Pastor John Ortberg and Professor Bradley Wright have been working on a new app to help users “track spirituality in real time”.  SoulPulse users are asked two questions each day about their feeling about God and their emotional state, and what is happening in their life.  Later, they receive color-coded interactive charts that can show, for example, that one person may be more aware of God after a couple drinks and reading Heidegger by the fireplace, while another might feel closest to God at the end of a good nap.  Wright said one participant wrote in that “his spiritual low was watching his child’s soccer team get creamed by the opposition.”  And really, why wouldn’t it be?

Some horrible medical cases recently have made “brain dead” more than a cheap insult lately.  The Grey Lady has a good summary of what the term means in a legal and medical sense.

Too sad to make a joke about: North Korea is again named the number one persecutor of Christians.  The same report notes, “Officials said a total of 2,123 Christians were martyred in 2013 compared to 1,201 the previous year. Syria had the most martyrs with 1,213 followed by Nigeria 612, Pakistan 88, Egypt 83, Kenya 20, Angola 16, Niger 15, Iraq 11, CAR 9 and Colombia 8. The death total in North Korea is not available due to the extreme difficulty to obtain public information from the secluded country. Overall, persecution of Christians worldwide continues to increase. It is estimated that 100 million Christians are actively being persecuted. The level of persecution may vary from one country to another, but those persecuted suffer from interrogation, arrest and even death for their faith in Christ. Millions more face discrimination and alienation. It also notes that “Christians are the most persecuted minority in the world.” Don’t expect the Grey Lady to put this on the front page.

Birthdays today include Peter Roget, of thesaurus fame (did you know he also invented the slide rule and a pocket chessboard?), Daniel Webster (another wordsmith), A.A. Milne, and two of my favorite actors, Danny Kaye and Cary Grant.

Comments

  1. In response to this.

    The Church of England is experimenting with “an alternative liturgy” for people who want to get baptized but do not believe in the devil, sin, or the need to repent. Instead of being asked: “Do you reject the devil and all rebellion against God?” and “Do you repent of the sins that separate us from God and neighbor?” parents and godparents are asked, “Do you reject evil and all its many forms and all its empty promises.” Empty promises? Really? Is evil nothing more than false advertising?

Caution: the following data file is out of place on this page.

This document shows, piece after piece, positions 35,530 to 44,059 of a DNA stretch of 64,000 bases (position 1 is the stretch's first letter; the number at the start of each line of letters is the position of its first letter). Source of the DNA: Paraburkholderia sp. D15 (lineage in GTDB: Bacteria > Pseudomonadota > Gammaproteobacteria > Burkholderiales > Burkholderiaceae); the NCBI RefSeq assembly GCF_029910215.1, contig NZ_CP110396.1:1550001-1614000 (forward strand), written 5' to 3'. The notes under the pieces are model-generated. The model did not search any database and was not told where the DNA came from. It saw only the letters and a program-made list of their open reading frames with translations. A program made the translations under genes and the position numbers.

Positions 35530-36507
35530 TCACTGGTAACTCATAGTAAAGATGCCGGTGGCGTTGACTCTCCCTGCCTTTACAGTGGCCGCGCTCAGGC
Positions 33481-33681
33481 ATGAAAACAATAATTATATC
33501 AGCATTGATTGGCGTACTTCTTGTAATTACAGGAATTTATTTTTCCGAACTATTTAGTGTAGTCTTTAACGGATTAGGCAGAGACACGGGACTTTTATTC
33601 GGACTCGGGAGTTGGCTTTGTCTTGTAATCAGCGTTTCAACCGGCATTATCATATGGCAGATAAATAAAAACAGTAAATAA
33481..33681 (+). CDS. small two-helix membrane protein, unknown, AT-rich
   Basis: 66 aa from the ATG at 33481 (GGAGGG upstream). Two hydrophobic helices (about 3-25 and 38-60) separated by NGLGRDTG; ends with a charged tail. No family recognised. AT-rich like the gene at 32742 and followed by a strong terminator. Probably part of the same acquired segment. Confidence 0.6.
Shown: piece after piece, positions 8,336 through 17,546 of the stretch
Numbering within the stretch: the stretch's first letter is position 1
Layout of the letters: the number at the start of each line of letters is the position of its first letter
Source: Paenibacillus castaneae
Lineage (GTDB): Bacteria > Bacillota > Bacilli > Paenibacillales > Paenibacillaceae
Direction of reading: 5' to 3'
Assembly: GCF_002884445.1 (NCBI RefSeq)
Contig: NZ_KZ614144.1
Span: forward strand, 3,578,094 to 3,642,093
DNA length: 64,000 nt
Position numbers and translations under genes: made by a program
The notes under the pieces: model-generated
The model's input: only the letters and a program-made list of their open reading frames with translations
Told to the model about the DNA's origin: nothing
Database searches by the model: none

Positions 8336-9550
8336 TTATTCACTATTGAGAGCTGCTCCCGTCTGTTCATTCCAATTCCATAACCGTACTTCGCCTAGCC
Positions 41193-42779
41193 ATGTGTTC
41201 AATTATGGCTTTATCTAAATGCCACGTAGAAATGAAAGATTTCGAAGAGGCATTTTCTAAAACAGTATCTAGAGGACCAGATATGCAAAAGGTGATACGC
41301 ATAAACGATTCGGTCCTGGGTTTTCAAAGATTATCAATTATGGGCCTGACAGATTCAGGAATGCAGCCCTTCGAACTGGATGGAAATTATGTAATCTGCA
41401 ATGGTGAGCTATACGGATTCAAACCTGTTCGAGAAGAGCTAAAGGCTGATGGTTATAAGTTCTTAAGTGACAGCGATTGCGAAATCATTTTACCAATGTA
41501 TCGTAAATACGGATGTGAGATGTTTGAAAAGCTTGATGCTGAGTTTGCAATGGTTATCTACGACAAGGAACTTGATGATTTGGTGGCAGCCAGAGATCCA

In our ever changing society the term christian seems to apply to any sort of scenario…. Perhaps we need to find another term to align ourselves with rather than (conservative christian), maybe we need to simply go by faithful or obedient, or perhaps there is an old term we could use? What say ye.

    • Too many words. They should just toss the script, and focus on the dress-up and baby-splashing aspect. If they must have a baptismal formula, make it something like “I now baptize you into the Love and Light, you cuddly-wuddly widdle baby yes you ARE!”

      • MelissatheRagamuffin says:

        My husband like’s Wexel’s proposal. Thanks for the laugh.

        I don’t necessarily have a problem with the alternative wording, but aren’t you supposed to actually be in unity with a church to join it?

        • Well, I suspect it’s different for the Church of England because it’s the established church and therefore is supposed to be available to all English. Don’t forget it can’t cross Parliament and, I believe, Parliament either picks or confirms the Archbishop of Canterbury.

          Elizabeth I (and her advisors) came up with the XXXIX Articles in order to try to find a way to keep both Reformed and Traditional Christians happy with her Church. And those are still at the bedrock of the C of E (not the Episcopal Church which, quite rightfully, tossed them out as not being relevant in America), which means there is a precedent of the government being able to meddle with the C of E anytime it wants. Which means the C of E needs to be palatable to the English people who elect members to Parliament.

        • Most Anglicans are baptized in infancy…

        • I don’t believe the Church of England requires belief in the devil of its members.

  2. I’m intrigued by Chen Guangbiao’s claim to have low carbon emissions . . . I’m trying really hard not to think about what that means.

  3. His gaseous emissions smell like bakery fresh cinnamon buns

  4. I remember the 1974 Luzon Armistice…I was a junior in college. The man’s tenacity is inspiring.

  5. “The YEC viewpoint is more popular with ‘those who prefer to take in information via their senses…’ ”

    My tingling Spidey senses tell me that’s a steaming pile of dookie. I for one among the “Smells and Bells” delegation want nothing to do with Ken Ham, YEC et al.

    BTW, •10 for the Prince’s Bride reference, and welcome aboard (doesn’t mean that I won’t still miss Jeff).